Note: This review is from the 2018 Fringe

Gruff Rhys has turned into an alternative national treasure, something which was not on the cards for the Super Furry Animals frontman back in the days of techno tanks and Hangin’ With Howard Marks. This quirky wee spoken word and music show relocates three decades of cosmic weirdness for a Radio 4 crowd. It’s part biography, part pop-psychology, with rich, intimate music in between. In fact, it’s very similar in spirit to Martin Creed’s Words and Music show from last year’s Edinburgh International Festival.

Rhys starts by introducing us to his early band Ffa Coffi Pawb (“fuck off, everybody” in the right combination of Welsh and English) using pictures and a couple of songs from the days when Bangor Normal College was their regular venue/home. There’s some jesting here – the Beatles learnt of Brian Epstein’s death while staying at the college, and Rhys laughs at how he used to sleep in the same phone booth – but what comes through strongest is the radical difference between this and canonical British rock culture. Not for Rhys tales of hanging out in Camden, or the Madchester scene of folklore. Late 80s provincial Wales was brewing up its own distinctive culture in almost splendid isolation, in a way you’d like to think still might occasionally happen somewhere, but which greater connectivity may have put paid to.

From here it departs from straight chronological biography. Much of tonight is devoted to Rhys’ struggles with chronic shyness and the methods he employed to overcome it. The most emblematic of these are the placards audiences at SFA gigs will be familiar with – “Applaud!”, “Louder!”, “Ape-Shit!” There’s several anecdotes related to these, and liberal use of them to get us started too.

This creative use of social terror will resonate with many, but as when that other national treasure Stephen Fry first opened up about mental illness, or any number of tears-of-a-clown stories, it’s also hard to square with Rhys the performer. His ultra-soft-spokenness is the only outward sign of reserve; his gigs are always full-on and in his own quiet way, tonight’s show is very assured, even the comic moments, which he can’t be all that practised at.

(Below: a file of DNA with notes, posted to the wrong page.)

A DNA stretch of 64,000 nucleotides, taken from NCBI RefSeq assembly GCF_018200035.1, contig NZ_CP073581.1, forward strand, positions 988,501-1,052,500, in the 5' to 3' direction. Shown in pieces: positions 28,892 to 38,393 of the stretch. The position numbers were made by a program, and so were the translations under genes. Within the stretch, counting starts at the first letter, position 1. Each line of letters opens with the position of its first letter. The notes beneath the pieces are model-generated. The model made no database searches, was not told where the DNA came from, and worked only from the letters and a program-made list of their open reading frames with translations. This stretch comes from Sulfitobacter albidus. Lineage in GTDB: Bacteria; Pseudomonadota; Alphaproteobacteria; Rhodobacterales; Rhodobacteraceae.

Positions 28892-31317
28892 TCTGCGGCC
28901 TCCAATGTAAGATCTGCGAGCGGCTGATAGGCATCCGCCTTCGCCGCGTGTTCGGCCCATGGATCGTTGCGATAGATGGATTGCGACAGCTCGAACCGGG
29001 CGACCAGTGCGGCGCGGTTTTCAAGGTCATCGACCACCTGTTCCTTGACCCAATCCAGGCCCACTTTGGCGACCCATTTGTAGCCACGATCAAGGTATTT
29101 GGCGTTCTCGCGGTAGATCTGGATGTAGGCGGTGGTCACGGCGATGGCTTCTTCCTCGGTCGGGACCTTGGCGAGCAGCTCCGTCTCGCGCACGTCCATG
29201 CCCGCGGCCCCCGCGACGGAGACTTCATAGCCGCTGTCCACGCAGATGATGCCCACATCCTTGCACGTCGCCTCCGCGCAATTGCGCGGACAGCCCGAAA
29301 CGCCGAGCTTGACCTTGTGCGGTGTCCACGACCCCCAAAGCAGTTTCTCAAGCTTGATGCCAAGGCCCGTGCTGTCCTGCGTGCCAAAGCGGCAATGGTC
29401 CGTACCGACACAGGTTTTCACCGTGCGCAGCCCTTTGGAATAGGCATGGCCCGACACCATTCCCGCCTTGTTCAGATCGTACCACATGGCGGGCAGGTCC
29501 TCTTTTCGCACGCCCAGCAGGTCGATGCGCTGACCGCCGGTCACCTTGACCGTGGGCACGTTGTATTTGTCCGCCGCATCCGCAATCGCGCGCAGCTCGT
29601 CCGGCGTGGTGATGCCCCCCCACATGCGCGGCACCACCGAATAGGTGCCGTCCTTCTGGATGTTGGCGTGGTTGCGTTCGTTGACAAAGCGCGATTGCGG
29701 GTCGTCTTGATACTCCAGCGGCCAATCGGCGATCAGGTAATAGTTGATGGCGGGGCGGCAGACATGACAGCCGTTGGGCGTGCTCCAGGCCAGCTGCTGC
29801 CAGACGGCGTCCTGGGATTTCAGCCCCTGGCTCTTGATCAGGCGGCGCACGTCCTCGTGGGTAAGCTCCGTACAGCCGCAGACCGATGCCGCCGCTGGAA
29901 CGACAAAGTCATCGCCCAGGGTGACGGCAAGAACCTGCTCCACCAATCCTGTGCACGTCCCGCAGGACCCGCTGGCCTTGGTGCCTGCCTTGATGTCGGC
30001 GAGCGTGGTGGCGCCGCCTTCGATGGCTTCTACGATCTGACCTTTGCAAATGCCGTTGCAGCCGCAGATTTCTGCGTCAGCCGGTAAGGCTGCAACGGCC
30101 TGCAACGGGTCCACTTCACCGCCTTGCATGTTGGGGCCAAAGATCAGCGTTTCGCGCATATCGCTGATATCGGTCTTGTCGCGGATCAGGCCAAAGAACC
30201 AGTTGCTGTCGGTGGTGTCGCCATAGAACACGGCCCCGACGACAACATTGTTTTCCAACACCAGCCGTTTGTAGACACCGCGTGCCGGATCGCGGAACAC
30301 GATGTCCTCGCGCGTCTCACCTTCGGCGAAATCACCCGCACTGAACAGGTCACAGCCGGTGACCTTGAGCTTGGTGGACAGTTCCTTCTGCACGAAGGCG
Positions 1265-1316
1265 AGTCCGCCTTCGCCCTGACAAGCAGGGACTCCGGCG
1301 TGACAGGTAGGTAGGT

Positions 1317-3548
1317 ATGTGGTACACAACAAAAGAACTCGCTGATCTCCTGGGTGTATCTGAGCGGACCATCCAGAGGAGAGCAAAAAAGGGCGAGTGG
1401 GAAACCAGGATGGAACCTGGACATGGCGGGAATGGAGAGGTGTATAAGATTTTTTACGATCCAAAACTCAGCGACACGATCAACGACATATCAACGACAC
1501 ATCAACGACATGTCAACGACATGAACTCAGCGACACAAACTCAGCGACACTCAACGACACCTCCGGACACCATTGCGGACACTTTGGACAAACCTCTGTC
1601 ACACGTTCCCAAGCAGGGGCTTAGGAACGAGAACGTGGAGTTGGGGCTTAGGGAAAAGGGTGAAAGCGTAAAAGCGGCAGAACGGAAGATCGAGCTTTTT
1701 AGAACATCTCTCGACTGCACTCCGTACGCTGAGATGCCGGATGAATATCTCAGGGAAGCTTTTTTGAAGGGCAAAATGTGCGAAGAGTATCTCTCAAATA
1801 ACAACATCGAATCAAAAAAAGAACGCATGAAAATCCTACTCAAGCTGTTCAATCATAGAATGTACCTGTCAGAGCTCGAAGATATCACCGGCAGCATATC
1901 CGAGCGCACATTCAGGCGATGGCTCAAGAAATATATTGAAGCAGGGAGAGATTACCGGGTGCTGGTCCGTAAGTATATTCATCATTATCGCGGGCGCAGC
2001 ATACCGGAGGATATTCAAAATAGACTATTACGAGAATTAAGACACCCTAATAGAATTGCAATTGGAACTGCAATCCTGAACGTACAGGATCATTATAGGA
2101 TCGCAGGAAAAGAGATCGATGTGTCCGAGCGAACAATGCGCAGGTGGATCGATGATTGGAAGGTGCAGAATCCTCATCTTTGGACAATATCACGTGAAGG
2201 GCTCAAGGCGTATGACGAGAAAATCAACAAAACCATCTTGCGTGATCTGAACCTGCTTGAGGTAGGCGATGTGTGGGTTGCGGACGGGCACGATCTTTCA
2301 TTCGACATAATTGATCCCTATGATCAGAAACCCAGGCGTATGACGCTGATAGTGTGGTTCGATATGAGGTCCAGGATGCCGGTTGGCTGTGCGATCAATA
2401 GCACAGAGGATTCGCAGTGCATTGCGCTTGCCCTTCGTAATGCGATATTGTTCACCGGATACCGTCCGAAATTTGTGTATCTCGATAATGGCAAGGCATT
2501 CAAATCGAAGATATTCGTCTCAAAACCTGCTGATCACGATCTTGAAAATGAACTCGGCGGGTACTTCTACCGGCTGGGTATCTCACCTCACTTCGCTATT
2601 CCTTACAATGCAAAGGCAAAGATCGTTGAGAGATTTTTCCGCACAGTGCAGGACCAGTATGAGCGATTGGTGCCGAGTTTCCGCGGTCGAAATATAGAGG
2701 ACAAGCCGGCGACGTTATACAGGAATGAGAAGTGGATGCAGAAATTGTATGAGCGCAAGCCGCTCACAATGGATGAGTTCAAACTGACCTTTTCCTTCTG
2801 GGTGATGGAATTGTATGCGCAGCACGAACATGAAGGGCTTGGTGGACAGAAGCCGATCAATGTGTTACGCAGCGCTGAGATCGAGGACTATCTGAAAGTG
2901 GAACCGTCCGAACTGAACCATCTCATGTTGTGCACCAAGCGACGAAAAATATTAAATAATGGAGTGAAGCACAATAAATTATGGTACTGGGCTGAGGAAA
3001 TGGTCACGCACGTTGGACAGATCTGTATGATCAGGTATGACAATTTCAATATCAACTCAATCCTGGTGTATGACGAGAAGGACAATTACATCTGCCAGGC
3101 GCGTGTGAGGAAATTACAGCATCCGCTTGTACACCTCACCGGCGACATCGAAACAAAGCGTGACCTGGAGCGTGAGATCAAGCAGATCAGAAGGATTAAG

He juggles all the tech in a casually confident way too. The songs are gadget-heavy, with ticking metronomes, birdsong samples played straight off vinyl, vocal loops and other fx. It’s not showy. He’s not blinding us with science. It’s an insight into the natural, instinctive curiosity which has helped him create such luscious music. The setlist is mainly drawn from his solo career, including If We Were Words We Would Rhyme and recent single Frontier Man.

There are some diversions into psychology – the difference between a physical group and a psychological group in relation to gigs, and how people in crowds can be manipulated. To be honest, it’s a little late in a Pleasance Courtyard evening to be wrapping your brain around this sort of angle, especially in between mellower stuff.

One of the best of his anecdotes is the time Damon Albarn invited him to play an Africa Express gig with Paul McCartney. Ordinarily, that might be name-dropping, but Rhys is a humble man, genuinely thankful to be playing a gig with one of his heroes, and sets up a visual joke using some of the snaps from the gig. No airs and graces here.

The empty seats at the back of Pleasance Beyond testify to the limit of Rhys’ fanbase. He’s a treasure only within certain circles and there isn’t a lot for the uninitiated to grab a hold of. But to the rest of us, it’s becoming clear, if it weren’t already, just how singular and precious a talent Rhys is.